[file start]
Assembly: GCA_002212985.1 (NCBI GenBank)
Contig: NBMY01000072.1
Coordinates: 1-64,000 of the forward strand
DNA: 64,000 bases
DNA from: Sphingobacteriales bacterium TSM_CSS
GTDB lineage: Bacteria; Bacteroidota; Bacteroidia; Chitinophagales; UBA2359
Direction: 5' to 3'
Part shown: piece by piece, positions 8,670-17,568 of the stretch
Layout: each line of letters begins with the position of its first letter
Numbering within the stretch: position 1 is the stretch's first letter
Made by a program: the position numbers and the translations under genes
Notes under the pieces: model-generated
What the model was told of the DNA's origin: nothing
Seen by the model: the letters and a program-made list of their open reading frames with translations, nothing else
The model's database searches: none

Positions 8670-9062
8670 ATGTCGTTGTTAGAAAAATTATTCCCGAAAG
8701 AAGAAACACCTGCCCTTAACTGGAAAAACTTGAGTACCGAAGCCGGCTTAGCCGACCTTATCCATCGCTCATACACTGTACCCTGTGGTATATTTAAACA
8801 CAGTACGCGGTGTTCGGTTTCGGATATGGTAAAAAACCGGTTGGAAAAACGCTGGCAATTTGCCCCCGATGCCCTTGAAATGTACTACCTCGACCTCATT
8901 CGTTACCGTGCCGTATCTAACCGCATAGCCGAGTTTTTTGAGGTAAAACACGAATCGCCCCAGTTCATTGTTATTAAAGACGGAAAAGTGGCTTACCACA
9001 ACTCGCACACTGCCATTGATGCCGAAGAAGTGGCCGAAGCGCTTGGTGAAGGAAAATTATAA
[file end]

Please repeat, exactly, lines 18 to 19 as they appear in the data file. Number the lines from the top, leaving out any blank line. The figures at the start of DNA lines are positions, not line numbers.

8701 AAGAAACACCTGCCCTTAACTGGAAAAACTTGAGTACCGAAGCCGGCTTAGCCGACCTTATCCATCGCTCATACACTGTACCCTGTGGTATATTTAAACA
8801 CAGTACGCGGTGTTCGGTTTCGGATATGGTAAAAAACCGGTTGGAAAAACGCTGGCAATTTGCCCCCGATGCCCTTGAAATGTACTACCTCGACCTCATT